Palo Alto User-funded Fiber Network Economically Unfeasible

By admin, June 15, 2012 6:36 pm

Some residents and local governments have clamored for municipal fiber access, but the economics make it difficult to achieve in practice.

If a tech-heavy city like Palo Alto?(News – Alert), Calif. can’t make it cost-effective, other cities building similar networks might reconsider the idea.

The city’s Utilities Advisory Commission made a four-to-three vote to recommend that the City Council stop considering expanding Palo Alto’s dark fiber network to more residents. This is only advisory, however, and the city has not yet decided to actually kill the 41-mile fiber ring.

The reason for the recommendation is simple: they just can’t convince residents to fork over their money for fiber service.

“A fully user-financed citywide fiber-to-the-premise system is not possible to achieve in Palo Alto,” a Tellus Venture Associates report said. “An opt-in FTTP system can be built using a combination of upfront user fees and City financing, but there is very little probability of the debt incurred being repaid through operations.”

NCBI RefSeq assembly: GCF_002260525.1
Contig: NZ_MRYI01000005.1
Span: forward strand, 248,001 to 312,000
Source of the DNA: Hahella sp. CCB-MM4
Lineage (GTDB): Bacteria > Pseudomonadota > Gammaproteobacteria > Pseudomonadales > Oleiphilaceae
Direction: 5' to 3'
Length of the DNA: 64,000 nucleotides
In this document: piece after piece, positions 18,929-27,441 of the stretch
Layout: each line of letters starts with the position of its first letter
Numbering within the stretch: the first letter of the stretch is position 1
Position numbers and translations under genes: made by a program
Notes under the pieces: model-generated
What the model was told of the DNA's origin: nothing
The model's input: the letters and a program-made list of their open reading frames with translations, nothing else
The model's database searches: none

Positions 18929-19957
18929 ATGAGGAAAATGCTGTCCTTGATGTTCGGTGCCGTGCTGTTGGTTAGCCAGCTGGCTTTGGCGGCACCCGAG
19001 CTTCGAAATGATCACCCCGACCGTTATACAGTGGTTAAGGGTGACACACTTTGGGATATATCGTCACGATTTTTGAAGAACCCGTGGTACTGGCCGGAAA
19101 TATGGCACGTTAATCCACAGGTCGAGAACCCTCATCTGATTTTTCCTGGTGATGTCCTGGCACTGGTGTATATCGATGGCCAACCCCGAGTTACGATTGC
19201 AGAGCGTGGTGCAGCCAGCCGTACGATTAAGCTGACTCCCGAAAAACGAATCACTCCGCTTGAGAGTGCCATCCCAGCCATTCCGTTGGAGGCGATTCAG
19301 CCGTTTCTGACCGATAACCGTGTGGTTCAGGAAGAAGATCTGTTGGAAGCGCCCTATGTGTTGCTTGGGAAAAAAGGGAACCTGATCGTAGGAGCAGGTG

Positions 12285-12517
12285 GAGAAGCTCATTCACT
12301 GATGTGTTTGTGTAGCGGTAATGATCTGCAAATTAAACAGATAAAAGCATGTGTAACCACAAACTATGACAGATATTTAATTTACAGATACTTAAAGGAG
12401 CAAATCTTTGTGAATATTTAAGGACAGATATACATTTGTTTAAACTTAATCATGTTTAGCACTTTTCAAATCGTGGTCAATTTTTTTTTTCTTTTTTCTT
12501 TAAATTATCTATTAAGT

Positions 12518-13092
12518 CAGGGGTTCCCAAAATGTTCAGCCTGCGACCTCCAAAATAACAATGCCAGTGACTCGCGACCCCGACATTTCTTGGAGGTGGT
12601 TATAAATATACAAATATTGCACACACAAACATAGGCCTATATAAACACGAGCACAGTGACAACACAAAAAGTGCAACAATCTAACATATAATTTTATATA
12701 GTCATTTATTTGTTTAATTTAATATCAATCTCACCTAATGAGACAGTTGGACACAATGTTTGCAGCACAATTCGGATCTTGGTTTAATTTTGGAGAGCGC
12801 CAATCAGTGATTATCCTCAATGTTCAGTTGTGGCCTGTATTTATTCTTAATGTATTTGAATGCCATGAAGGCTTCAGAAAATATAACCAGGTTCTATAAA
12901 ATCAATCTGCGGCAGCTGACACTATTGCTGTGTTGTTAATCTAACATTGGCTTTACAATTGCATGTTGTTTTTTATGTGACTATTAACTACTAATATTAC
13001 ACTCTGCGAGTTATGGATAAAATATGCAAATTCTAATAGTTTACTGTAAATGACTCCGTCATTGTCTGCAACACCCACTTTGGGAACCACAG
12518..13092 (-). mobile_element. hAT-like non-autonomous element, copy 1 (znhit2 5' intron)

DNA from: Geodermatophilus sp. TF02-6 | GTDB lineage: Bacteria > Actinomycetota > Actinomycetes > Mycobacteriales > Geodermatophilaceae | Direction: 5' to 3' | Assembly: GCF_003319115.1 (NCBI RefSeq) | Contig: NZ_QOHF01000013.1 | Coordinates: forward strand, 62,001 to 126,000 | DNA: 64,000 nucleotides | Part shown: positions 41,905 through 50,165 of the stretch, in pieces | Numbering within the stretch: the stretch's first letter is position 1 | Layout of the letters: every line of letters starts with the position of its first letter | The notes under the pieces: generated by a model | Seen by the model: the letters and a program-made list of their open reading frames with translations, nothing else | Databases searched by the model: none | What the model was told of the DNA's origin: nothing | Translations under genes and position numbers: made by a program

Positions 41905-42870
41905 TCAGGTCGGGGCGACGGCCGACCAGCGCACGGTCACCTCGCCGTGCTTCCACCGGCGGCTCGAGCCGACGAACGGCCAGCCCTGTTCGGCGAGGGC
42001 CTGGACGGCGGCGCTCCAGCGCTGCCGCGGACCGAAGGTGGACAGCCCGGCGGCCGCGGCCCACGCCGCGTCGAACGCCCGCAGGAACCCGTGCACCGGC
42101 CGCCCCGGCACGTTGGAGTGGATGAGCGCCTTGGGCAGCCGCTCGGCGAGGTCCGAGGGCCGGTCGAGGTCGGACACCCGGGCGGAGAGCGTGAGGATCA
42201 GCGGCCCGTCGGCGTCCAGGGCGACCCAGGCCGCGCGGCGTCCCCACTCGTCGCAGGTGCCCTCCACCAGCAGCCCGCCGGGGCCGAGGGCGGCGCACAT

Although the city receives over $2 million in annual revenue from the network, extending the last mile into residents’ homes is expensive. In a “best case” scenario, residents would pay $1,000 for the installation, and $75 a month for service.

Only 10 percent of Palo Alto residents would pay $3,000 for installation, even if the service was free from then on.

“What the Palo Alto case says is that if you’re looking at a user-financed model to pay the upfront costs of building the network and you’re in a competitive market where you have good service from incumbents, it’s not going to fly,” Steven Blum, author of the Tellus report, told Ars Technica.

Given the close vote, however, it seems that the decision to scrap the network, if it actually comes, won’t be easy. Responding to the article in Ars Technica, Jonathan Foster, who chairs the Utilities Advisory Commission, said some members of Palo Alto’s City Council were still strong advocates of the network.

Edited by Braden Becker

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